of an Autocephalous Orthodox Church in the Americas, he would have to be the
Bishop of a local diocese in the New World, even as he now is Archbishop of
Constantinople, and thus Primate of the Autocephalous Church of
Constantinople. Now, even if there suddenly came to be a single
Autocephalous Church in the Americas, and if Patriarch Bartholomew moved to
the US and became "Archbishop of Washington and Patriarch of the New World"
or some such, this new Church would be the last in the precedence of honor
among the world's Autocephalous Orthodox Churches, and its Primate (even if
he himself had been Ecumenical Patriarch before) would be the very last to
be commemorated in the diptychs by each of the Primates of the other
Churches. Which is to say that the Primate of an Autocephalous American
Orthodox Church would not be the new primus inter pares of the Orthodox
episcopacy; pride of place would go then to the Patriarch of Alexandria. So,
is that clear enough?

 

Fr. George

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Irish Hermit said:
cleveland said:
or for the worse and the Patriarchate will move to northern Greece.
Let the Patriarchate live and survive where it is.Shifting it elsewhere will bring about its extermination.
Hardly.  The only way he would move, based on comments and discussions I had with him and with the deacons at the Patriarchate, is if they were on the brink of extinction anyway, such as if

cleveland said:
the political climate will change <snip> for the worse and the Patriarchate will move to northern Greece.
 

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"You can't make an omlette without breaking some eggs"

Forgive me.  I have been sitting on the fence reading these threads for far to long without saying a word.  The past few weeks have seen so much bad blood fly between people that are supposed to be brothers, and it saddens me when people are calling eachother imperialists and schismatics in a time when we are supposed to be looking inward at our own failures.  

This is a time of trial for us all.  The crudstorm that has been released in the past few weeks is heartrending, but not totally unpredictable.  Eventually, it comes to this:  how do we define liberty and unity in the Orthodox Church?  

Some have defined it as a link to the old Patriarchs, particulalrly Constantinople, is what makes us Orthodox.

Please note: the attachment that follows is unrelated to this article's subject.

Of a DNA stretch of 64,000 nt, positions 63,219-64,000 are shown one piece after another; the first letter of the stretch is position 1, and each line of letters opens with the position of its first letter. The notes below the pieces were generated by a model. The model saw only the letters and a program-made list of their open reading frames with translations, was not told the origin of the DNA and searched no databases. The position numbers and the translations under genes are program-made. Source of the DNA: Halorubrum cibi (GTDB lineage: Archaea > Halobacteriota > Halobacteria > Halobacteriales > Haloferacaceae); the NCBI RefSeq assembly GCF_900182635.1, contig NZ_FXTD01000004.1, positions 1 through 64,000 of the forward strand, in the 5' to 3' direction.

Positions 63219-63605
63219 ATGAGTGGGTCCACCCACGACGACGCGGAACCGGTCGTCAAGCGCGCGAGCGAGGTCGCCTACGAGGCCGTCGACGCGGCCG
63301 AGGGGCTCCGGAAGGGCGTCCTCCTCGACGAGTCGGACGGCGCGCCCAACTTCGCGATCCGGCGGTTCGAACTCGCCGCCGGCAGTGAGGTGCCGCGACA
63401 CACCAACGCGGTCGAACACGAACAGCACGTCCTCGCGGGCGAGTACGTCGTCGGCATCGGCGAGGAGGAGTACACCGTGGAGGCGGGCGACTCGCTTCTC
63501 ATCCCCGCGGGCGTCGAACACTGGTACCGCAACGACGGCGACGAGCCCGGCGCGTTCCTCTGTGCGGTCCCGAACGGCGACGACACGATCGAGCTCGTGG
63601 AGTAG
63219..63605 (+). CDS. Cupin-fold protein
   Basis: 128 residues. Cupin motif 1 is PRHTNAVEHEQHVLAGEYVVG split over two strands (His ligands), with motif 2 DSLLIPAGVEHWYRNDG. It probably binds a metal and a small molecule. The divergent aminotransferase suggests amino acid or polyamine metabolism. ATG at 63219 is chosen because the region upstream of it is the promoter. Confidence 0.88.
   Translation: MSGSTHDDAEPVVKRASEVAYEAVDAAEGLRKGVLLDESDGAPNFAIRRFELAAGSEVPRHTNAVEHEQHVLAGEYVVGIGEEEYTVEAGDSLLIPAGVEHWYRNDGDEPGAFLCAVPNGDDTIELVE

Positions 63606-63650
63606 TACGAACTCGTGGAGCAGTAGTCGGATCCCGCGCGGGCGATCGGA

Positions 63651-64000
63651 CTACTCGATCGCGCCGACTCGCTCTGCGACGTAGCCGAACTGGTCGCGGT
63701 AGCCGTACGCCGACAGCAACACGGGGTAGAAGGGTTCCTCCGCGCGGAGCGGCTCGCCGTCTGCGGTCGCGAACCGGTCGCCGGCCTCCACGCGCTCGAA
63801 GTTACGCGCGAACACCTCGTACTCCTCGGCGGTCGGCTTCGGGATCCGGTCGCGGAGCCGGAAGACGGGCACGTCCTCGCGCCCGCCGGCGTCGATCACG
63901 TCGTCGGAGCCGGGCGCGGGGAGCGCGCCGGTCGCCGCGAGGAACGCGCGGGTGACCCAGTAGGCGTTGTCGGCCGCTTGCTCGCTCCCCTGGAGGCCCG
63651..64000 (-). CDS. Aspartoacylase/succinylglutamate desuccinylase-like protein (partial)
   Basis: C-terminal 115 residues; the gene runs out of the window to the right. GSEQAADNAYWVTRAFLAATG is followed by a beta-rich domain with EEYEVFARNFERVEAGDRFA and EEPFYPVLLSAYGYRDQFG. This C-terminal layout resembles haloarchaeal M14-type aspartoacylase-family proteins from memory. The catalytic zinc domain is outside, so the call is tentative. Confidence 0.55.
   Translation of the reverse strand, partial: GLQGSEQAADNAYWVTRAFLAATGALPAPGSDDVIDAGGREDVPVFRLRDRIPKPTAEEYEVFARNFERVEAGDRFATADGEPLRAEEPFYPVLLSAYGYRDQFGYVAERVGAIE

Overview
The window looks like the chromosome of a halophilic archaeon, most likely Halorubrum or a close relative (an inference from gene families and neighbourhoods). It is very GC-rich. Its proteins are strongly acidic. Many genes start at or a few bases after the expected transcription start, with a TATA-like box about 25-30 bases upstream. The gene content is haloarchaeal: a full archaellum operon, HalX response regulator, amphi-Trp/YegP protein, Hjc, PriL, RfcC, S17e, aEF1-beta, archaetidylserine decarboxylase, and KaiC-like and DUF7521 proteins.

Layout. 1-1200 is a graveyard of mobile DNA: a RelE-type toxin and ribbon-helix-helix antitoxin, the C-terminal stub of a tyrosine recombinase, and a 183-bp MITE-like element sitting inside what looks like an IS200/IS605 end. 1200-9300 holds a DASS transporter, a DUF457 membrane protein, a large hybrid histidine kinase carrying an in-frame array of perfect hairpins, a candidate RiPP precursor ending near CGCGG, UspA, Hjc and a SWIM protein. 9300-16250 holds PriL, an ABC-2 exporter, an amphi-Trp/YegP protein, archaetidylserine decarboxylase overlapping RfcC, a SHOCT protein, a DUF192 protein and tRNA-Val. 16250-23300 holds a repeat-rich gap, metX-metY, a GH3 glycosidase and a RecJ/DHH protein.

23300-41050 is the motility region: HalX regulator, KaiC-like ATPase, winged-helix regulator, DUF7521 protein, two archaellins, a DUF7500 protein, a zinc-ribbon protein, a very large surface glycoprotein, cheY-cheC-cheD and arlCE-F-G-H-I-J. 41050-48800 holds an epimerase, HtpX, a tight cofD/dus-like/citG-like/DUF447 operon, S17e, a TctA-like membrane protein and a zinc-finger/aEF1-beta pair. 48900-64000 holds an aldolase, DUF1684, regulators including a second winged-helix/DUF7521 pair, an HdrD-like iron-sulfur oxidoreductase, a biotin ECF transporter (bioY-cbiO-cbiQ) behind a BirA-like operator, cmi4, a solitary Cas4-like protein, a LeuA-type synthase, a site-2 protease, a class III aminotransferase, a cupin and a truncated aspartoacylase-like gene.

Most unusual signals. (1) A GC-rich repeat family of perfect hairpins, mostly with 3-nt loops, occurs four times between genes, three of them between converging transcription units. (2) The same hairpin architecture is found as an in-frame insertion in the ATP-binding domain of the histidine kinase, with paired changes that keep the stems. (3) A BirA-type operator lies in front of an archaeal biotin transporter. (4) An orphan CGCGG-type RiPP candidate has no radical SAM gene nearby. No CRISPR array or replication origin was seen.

Some have defined it as the jurisdisction of the local Bishop as what does.

Some have defined it as strict adhearance to the cannons.  

Some have defined it as the voice of the people.


I cannot speak for any of you, but I have believed since I converted and still believe that ALL are important...and then again, that none are.

Yes, the ties to the ancient sees and BROTHERHOOD with them, not subserviance to them, makes us Orthodox.

Yes, the local Bishop is a representative of Christ to his jurisdiction, along with the clergy and laity, within the tradition, makes us Orthodox.

Yes, understanding of the cannons and their practice is venerable and WITHIN the Holy Spirits call, and with the united understanding that some cannons are for some ages, and some are eternal, makes us Orthodox.

Yes, the people, under the Guidance of the Holy Spirit, the Sacred Scripture, and the Sacred Tradition, speaking in a united voice make us Orthodox.

But what truly make us Orthodox is FOLLOWING AND LIVING IN JESUS CHRIST AND GUIDENCE OF THE HOLY SPIRIT, as the apostles taught us, wherein Saints are made, Martyrs Glorified, and new generations come to the alter to recieve Christ Jesus' Body and Blood that we migh perfect our imperfect selves.  

Mayhaps the solution I propose is one that will be unpopular, or seem oversimplistic.  I am not a great orator or analyst.  At this point, in many senses, I simply grow tired of the rehasing of old wars, as this new upheaval seems to bring on.  There have been moments when my faith in the Church has been shaken, and anger and sorrow filled my heart.  There may be yet days when this happens.  But I will be nowhere else because I believe in Jesus Christ, and I know that this is the way to worship him in the fullest.  Thats why Im here.  To better serve, and Pray.


And so, my proposal is simple.  We pray.  It may be a far stretch, but mayhaps what is needed is to ask God His opinion in His own Church, that he migh clear out imperfect minds and do what we humans are oft unwilling to: Listen.  Accept.  Be Obedient.  Love one another.  And forgive.